Last week, when I was home on my break, lazing in front of my laptop, my mother commanded me to go out and buy a few groceries and other household items. I think the command was more out of a concern for my laziness rather than an actual need for the groceries.
So, I ventured out of home and arrived at the main street and got instantly confused, with all the store options. But almost immediately, one particular shop caught my attention and in my ‘Blink’ moment I had made the decision. I ended up spending over an hour at this store.
Here are the 7 Entrepreneurship lessons I learned from this kirana store owner:
Social Media and Customer Engagement
Within the time period of an hour, this guy must have serviced around 30 customers. He made it a point to speak to every single one of them whether it was asking Person X, when his son was coming from college for vacations or Person Y, how her mother’s kidney operation went. In fact, as soon as he saw me, first thing he asked me who I was and where I lived.
Many businesses have a notion that Social Media and Customer conversations can be outsourced. I firmly believe that the business person(s) should be the one engaging with the customer, one-on-one. Consistency in communication is very important for the brand image of a business setup.
Deep Understanding of Customer Preferences
I asked him for a bottle of shampoo, “Arre koi bhi chalega. Head & Shoulders de do.” (Any brand would do. Ok, give me Head & Shoulders.) To which he replied, “Par aapke ghar to ye waala jaata hai humesha.” (But your family generally prefers this brand.)
This guy knew about all customer’s preferences. And, this was not a one-off case. It happened two more times, while I was there. I tried to imagine all that data in his head. I was amused and surprised at the same time.
Recruiting the Influencers
“Why are you giving out free chocolate to these kids?”, I enquired. He smiled and said that those kids will go home and tell their parents about his store and how they got free toffee. This in turn will lead to repeat purchases.
He had nailed the concept of ‘recruiting the influencers’. Now, I am not advocating sending gift boxes to the influencers. But the point being driven is the importance of getting the key influencers to like your business.
He personally delivers to all his customers’ houses during his lunch break and after shutting shop at night. He also takes returns. I asked him if he encountered any problems due to returns. It turns out very few people actually return stuff and this is mostly the case with bulk purchases, in which case, he anyways ends up selling more in a day than he would generally in a week.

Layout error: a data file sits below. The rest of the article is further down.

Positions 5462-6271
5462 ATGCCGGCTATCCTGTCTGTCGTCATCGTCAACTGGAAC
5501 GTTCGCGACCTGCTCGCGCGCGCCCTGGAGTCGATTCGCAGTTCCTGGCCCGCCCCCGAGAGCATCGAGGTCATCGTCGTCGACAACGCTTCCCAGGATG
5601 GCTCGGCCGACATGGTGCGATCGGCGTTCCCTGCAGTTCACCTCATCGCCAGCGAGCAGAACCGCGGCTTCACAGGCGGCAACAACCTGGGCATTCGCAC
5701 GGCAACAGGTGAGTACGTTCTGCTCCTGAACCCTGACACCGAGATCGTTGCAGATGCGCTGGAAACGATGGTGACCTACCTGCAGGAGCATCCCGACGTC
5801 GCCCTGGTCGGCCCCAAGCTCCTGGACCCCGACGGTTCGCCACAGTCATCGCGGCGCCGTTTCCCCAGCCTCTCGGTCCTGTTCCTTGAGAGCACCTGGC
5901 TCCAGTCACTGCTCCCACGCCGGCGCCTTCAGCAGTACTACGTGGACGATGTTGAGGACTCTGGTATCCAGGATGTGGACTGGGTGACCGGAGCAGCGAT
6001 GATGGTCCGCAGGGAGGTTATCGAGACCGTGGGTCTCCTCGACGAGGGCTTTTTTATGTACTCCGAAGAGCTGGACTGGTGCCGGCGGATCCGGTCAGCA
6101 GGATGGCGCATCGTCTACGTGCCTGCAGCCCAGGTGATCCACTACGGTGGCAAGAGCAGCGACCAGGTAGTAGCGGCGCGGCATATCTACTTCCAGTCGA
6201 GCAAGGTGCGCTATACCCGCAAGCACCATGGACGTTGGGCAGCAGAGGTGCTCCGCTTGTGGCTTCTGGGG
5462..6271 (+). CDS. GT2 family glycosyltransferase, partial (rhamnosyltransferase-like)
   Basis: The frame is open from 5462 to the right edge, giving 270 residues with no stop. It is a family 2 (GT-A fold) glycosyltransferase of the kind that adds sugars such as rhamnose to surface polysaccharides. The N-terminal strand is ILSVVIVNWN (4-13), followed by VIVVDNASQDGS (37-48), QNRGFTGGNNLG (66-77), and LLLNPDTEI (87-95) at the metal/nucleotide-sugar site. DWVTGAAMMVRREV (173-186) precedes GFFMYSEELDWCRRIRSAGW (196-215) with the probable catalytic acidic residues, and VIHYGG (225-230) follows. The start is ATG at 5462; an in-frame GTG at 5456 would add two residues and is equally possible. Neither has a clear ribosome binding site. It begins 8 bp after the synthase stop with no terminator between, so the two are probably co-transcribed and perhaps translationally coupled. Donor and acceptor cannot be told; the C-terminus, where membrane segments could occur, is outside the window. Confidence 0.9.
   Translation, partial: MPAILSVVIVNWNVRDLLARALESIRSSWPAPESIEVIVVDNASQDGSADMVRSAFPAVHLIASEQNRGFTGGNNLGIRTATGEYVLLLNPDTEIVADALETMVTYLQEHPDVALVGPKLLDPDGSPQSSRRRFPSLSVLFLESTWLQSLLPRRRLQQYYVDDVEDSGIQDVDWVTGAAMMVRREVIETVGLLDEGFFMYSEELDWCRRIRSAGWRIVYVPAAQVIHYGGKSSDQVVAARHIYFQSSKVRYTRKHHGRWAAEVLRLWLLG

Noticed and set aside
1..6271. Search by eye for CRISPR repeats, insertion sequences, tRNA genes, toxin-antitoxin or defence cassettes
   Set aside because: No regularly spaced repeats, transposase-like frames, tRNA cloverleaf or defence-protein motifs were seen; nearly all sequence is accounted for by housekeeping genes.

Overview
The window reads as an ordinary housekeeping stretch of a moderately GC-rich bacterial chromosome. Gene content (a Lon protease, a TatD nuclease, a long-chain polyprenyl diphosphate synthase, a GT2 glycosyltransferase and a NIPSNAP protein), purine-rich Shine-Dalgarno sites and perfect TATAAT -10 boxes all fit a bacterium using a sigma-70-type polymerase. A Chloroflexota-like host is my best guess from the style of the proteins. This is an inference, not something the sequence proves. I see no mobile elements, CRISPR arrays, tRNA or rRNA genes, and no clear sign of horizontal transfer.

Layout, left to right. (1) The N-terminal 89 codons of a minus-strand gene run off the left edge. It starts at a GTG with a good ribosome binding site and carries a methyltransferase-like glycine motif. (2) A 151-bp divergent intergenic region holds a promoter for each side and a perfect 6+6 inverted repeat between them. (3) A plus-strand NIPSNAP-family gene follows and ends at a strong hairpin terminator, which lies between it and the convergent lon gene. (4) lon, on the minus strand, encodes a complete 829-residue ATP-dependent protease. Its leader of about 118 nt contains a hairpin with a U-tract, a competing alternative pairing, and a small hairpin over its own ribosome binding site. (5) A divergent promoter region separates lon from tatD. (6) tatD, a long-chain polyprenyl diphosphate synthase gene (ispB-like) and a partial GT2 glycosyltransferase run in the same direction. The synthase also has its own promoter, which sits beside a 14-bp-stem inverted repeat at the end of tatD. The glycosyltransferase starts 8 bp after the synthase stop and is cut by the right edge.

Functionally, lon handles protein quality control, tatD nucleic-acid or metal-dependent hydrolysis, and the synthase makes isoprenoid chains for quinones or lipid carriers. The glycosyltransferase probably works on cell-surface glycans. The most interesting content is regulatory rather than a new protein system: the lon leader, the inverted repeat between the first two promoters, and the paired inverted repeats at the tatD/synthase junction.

He makes it a point to discuss the quality complaints with his distributor. This ascertains that the distributor is always on his toes and delivers the best quality product to this store.
Differentiation based on Pricing Strategy
I decided to probe further and the next part turned out to be very interesting. This owner finds out from other customers what the other stores’ price points are. Then, he differentiates his pricing considerably for a few high-margin products.
He gave me the example of a Glucose-D 1 kg jar (MRP -INR 139; Wholesale cost- INR 102). So, the store owners have a margin of INR 37 off the shelf. He immediately priced it at INR 118 against the neighbor’s INR 125.
I wondered how many 1 Kg jars he would sell anyways to make a decent return, on the premise of selling more volume to offset for the lower margin. His long-term thinking blew me off.
It turns out the whole thing was about the conversation that it would start in the circles about how his store was selling stuff cheaper than the others nearby. He knew that people tend to generalize and Glucose-D would end up not even getting a mention in those conversations.
Thoughts on Competition and Competitors
This store owner resides 6 kilometers away from his store. He had figured out way back that he was not going to sell much near the area he lived in. After scouting for possible areas, he decided to do it in my community, which already had 10 kirana stores. Again, this guy did not see that as fierce competition, but as an opportunity of catering to a larger population.
There is too much hype about disruptive innovation and unique ideas. But we must not forget that sometimes it’s just about building a ‘better mouse trap’.
His store is open 24X7 (well, not literally)
The other store owners open shop at 9:30 am, despite the fact that they stay nearby. His, opens by 8 am and is generally the last one to close at 10 pm. Even on Sundays while the others are enjoying a holiday, he keeps his store open. Guess who’s selling while the others are busy sleeping.
No wonder he has a vocal army of loyal customers singing his praise and bringing in more and more of them.
Overwhelmed by the zeal, and pedigree of this entrepreneur and having taken a class in Marketing, Finance, Sales etc from him, I returned home.
I told my mother and grandmother about the amazing story that I had heard and recommended that they do their grocery shopping from this store. They smiled and told me that all the grocery at our house always came from the same store. “Of course”, I exclaimed.